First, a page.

Domain Queries Query Concatenation

Wolfgang Schuetzelhofer edited this page Jul 31, 2017 · 5 revisions
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Domain Queries

Query Concatenation

Query Concatenation allows to use results of one query as starting points of other queries, thus providing to reduce complexity of single queries.
With Query Concatenation you can create a DomainObjectMatch for a certain query based on the DomainObjectMatch of a previously formulated query. Or you can create a DomainObjectMatch based on domain object(s) resulting from the previous execution of another query.
Given you have a query which matches addresses of a person 'John Smith' (see below).

// create a DomainQuery object
DomainQuery q = domainAccess.createQuery();
// create a DomainObjectMatch for objects of type Person
DomainObjectMatch<Person> j_smithMatch = q.createMatch(Person.class);

// Constrain the set of Persons to contain
// 'John Smith' only
q.WHERE(j_smithMatch.atttribute("lastName")).EQUALS("Smith");
q.WHERE(j_smithMatch.atttribute("firstName")).EQUALS("John");
		
// Traverse forward, start with 'John Smith'
// (j_smithMatch is constraint to match 'John Smith' only),
// navigate attribute 'addresses',
// end matching objects of type Address.
DomainObjectMatch<Address> j_smith_AddressesMatch =
   q.TRAVERSE_FROM(j_smithMatch).FORTH("addresses").TO(Address.class);

Then you can use the DomainObjectMatch for these addresses 'j_smith_AddressesMatch' as starting point for a subsequent query.

// create a DomainQuery object
DomainQuery q1 = domainAccess.createQuery();
// now create a DomainObjectMatch for objects of type Address,
// which is derived from a DomainObjectMatch of the previous query
DomainObjectMatch<Address> addressesMatch =
   q1.createMatchFrom(j_smith_AddressesMatch);

// you can then go on with formulating query expressions
// using the newly created DomainObjectMatch.

In another scenario you may have executed the first query from above.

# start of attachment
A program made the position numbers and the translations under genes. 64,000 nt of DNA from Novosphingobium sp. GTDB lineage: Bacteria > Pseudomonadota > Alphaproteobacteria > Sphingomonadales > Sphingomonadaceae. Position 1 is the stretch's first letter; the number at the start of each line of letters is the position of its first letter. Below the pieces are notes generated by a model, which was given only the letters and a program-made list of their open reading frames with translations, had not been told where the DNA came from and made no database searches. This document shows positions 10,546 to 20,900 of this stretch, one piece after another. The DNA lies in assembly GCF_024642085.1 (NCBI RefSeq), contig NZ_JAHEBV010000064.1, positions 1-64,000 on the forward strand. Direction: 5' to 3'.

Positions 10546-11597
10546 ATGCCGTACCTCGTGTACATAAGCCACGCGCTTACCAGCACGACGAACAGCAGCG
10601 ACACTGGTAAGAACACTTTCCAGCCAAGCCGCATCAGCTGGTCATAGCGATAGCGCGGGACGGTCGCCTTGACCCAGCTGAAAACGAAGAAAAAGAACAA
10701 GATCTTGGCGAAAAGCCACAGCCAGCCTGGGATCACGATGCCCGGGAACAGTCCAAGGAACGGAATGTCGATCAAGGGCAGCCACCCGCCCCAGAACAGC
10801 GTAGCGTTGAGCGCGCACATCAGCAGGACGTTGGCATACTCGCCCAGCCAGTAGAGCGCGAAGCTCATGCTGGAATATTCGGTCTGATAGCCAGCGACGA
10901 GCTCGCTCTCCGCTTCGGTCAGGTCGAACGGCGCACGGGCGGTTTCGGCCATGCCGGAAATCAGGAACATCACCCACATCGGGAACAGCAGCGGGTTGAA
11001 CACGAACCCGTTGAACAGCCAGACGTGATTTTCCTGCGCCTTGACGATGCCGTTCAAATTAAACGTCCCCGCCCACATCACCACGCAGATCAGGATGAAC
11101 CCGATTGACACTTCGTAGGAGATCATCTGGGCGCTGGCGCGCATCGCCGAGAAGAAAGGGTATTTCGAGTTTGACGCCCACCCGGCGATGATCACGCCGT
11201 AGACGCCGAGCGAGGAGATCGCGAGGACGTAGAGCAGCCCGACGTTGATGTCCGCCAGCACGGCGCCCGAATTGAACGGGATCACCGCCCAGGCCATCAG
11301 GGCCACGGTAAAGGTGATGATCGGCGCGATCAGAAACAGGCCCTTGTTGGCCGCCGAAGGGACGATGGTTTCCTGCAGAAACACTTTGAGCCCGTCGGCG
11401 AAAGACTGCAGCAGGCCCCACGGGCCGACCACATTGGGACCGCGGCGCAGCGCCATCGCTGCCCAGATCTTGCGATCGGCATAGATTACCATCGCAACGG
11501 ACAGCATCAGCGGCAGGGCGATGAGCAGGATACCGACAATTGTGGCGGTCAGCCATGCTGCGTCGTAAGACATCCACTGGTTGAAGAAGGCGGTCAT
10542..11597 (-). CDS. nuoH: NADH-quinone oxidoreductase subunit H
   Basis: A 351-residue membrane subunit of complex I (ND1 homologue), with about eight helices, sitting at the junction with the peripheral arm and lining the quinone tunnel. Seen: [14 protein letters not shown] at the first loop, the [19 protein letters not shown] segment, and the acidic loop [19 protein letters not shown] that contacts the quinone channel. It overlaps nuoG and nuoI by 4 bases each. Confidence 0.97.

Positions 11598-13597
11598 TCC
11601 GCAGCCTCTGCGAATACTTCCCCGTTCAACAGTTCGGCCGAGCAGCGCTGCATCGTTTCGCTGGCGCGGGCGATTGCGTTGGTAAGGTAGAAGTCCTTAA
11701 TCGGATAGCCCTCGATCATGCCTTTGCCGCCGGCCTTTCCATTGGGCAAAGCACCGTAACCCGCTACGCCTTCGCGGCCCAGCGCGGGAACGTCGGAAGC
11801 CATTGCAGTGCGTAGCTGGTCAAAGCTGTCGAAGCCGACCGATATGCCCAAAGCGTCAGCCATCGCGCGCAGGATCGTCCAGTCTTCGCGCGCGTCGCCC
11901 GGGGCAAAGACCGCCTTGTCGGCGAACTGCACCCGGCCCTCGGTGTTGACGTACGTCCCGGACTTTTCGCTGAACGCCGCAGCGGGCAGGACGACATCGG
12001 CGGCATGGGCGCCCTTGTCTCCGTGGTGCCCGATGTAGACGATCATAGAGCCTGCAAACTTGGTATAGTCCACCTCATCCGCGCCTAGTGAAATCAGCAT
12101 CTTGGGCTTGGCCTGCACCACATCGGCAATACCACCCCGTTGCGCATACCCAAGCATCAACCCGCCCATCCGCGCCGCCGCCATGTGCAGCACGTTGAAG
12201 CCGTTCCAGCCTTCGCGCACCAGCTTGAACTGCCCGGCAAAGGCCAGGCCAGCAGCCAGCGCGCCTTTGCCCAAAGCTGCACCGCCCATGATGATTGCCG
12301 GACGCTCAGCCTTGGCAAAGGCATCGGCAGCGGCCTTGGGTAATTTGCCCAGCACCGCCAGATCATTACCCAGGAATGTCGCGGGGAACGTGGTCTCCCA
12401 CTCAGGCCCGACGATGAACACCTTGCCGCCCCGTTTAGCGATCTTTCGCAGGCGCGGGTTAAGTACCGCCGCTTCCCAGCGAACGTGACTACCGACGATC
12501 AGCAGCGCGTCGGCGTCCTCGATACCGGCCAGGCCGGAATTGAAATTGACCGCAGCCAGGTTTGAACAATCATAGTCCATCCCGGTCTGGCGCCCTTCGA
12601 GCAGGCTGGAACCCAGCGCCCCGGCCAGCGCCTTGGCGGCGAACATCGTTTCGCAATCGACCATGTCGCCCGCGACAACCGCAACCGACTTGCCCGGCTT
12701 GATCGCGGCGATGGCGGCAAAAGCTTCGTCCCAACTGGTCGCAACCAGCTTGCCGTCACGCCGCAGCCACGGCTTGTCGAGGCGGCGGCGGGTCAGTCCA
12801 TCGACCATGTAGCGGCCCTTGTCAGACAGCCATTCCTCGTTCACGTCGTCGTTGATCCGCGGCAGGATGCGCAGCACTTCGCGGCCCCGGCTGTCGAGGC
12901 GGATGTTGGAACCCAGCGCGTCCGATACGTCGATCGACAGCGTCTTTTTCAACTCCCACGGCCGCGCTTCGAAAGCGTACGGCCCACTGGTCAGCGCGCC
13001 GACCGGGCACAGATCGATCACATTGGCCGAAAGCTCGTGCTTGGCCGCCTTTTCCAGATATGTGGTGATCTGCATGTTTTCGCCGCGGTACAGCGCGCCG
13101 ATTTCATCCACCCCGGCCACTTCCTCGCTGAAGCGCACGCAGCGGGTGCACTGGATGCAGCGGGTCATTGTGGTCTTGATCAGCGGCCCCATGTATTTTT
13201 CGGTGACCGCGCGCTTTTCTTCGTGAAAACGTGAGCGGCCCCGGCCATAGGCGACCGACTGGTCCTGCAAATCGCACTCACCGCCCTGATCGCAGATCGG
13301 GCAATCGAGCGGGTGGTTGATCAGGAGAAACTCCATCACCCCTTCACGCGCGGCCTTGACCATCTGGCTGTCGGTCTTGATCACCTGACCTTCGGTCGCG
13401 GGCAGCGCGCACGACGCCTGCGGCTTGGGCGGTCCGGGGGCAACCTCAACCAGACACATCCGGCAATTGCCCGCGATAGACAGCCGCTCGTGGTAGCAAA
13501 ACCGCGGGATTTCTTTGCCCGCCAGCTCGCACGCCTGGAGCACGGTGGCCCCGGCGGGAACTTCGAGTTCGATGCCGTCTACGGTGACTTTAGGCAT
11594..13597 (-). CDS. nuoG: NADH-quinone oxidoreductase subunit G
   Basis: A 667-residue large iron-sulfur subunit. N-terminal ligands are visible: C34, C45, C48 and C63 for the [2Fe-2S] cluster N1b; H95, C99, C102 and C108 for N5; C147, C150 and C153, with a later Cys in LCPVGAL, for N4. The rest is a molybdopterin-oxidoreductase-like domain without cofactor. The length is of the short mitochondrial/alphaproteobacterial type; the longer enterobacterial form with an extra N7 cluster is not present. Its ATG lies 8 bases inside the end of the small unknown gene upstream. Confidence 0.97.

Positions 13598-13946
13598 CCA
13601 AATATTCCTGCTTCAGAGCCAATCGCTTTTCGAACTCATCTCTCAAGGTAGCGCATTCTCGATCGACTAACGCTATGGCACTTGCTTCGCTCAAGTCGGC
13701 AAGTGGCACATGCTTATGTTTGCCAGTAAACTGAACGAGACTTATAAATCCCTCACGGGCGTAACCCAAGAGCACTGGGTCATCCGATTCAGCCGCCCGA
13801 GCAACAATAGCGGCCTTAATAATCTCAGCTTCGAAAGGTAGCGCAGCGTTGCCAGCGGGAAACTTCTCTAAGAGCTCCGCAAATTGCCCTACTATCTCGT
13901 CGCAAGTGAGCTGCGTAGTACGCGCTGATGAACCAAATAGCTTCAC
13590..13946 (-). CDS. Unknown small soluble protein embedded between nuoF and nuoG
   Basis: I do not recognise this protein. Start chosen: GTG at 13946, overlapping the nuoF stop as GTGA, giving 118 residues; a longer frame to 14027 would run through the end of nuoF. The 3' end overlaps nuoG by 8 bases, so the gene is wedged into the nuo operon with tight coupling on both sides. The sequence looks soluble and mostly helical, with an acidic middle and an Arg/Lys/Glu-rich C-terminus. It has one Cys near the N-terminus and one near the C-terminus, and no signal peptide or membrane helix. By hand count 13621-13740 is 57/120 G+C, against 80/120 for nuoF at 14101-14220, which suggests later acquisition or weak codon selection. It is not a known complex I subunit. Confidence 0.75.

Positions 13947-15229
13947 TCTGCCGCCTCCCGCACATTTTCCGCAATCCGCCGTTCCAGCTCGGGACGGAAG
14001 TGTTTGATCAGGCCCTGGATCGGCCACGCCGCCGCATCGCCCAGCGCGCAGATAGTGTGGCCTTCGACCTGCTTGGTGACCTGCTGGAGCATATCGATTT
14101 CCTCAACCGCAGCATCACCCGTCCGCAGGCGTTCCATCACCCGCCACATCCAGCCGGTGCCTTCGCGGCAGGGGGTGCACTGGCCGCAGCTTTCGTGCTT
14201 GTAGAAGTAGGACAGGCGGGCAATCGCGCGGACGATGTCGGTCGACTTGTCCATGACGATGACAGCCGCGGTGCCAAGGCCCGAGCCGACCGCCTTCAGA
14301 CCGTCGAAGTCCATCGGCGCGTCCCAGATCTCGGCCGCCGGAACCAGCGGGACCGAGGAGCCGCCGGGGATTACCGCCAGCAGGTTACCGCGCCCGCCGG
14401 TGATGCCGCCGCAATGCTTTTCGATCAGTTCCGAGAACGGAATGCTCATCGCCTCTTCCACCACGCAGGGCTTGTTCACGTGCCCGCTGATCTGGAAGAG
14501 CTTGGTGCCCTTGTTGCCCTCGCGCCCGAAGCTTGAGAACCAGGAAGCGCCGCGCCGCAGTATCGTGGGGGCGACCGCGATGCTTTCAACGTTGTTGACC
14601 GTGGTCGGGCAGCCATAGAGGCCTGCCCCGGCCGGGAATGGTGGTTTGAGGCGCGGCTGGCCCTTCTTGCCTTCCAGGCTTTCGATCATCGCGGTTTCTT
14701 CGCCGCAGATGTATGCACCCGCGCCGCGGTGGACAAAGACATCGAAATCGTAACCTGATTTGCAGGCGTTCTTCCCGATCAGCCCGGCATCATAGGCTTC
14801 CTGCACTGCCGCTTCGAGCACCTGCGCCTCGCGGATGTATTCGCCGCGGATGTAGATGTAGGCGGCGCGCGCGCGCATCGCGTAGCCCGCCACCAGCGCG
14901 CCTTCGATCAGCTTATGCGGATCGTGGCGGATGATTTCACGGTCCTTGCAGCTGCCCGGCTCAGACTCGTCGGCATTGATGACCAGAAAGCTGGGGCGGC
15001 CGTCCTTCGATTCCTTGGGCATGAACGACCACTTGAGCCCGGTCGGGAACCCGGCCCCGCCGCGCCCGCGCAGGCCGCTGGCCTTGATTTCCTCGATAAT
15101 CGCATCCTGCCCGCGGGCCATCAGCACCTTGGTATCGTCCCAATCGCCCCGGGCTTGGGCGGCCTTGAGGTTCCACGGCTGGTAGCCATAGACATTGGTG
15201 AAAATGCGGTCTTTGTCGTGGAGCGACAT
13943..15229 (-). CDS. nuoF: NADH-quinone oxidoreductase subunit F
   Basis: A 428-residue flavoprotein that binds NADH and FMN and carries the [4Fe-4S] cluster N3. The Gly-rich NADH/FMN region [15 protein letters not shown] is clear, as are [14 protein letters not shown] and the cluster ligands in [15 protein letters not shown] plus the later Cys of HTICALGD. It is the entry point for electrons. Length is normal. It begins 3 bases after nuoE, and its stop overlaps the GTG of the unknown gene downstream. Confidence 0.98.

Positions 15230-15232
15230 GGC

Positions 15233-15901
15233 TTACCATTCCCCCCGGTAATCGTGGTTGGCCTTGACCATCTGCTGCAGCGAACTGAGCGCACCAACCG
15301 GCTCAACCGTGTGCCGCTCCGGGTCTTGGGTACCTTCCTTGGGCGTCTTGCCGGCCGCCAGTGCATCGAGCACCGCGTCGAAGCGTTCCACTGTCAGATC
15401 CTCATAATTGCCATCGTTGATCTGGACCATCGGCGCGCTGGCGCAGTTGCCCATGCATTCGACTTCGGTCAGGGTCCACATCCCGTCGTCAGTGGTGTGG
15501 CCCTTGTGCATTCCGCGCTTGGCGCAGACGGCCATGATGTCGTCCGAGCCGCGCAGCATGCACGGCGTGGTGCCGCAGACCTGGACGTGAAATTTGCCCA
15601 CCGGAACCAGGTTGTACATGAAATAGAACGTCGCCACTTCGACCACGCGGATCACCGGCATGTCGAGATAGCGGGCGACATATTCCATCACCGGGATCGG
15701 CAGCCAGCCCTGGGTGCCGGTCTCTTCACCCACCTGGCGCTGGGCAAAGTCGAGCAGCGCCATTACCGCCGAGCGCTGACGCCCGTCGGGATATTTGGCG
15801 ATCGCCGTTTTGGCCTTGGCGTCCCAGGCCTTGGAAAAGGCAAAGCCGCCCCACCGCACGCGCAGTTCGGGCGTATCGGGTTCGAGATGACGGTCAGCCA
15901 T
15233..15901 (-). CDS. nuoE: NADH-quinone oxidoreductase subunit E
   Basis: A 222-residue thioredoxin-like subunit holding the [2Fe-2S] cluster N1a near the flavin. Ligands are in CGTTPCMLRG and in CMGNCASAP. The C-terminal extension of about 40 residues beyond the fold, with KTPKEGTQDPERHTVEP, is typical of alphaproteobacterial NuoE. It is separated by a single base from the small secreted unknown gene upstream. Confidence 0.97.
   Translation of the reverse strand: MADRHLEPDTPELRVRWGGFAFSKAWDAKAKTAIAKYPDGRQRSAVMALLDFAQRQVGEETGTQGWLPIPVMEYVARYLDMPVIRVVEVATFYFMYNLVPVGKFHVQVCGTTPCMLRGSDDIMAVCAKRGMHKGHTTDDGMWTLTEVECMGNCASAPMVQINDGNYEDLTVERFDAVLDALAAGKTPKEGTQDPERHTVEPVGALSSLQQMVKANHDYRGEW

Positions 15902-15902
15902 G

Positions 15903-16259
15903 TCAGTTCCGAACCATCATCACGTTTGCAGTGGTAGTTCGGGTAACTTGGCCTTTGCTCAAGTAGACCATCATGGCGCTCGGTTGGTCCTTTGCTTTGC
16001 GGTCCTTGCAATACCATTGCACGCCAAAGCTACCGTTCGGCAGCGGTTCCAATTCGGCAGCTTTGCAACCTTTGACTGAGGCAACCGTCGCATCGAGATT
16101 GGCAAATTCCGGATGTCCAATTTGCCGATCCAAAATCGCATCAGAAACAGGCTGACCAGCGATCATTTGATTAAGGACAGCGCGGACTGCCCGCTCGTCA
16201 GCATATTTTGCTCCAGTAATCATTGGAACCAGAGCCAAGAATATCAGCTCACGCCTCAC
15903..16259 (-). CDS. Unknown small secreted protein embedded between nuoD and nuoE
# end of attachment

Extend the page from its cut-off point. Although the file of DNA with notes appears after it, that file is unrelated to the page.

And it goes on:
// execute the query
DomainQueryResult result = q.execute();
// retrieve the list of matching domain objects
// (i.e. all addresses of 'John Smith')
List<Address> j_smith_Addresses = result.resultOf(j_smith_AddressesMatch);
		
/**
 * You can work with the addresses retrieved
 */
// with m_street you have a distinct address at hand.
// In the example provided with 'jcypher_samples'
// this will be 'Market Street 20'
Address m_street = j_smith_Addresses.get(0);

Then you can take one or more domain object(s) to be used as starting point(s) in subsequent queries.

// create a DomainQuery object
DomainQuery q1 = domainAccess.createQuery();
// create a DomainObjectMatch from the result of a previous query
DomainObjectMatch<Address> m_streetMatch = q1.createMatchFor(m_street);
		
// Traverse backwards, start with the address resulting from
// a previous query ('Market Street 20' in this case),
// navigate backwards via attribute 'addresses',
// end matching objects of type Person.
DomainObjectMatch<Person> residentsMatch =
   q1.TRAVERSE_FROM(m_streetMatch).BACK("addresses")
      .TO(Person.class);
// order the result by attribute 'firstName' ascending
q1.ORDER(residentsMatch).BY("firstName");
		
// execute the query
DomainQueryResult result1 = q1.execute();
		
// retrieve the list of matching domain objects.
// It will contain all residents of 'Market Street 20'
// (ordered ascending by firstName).
List<Person> residents = result1.resultOf(residentsMatch);

Note however, that results from one query to be used as starting point(s) for subsequent queries are stored as a list of ids (node ids) in memory. So if one query yields a large number of results, only to be used intermediately to start a subsequent query, this may lead to memory consumption problems.


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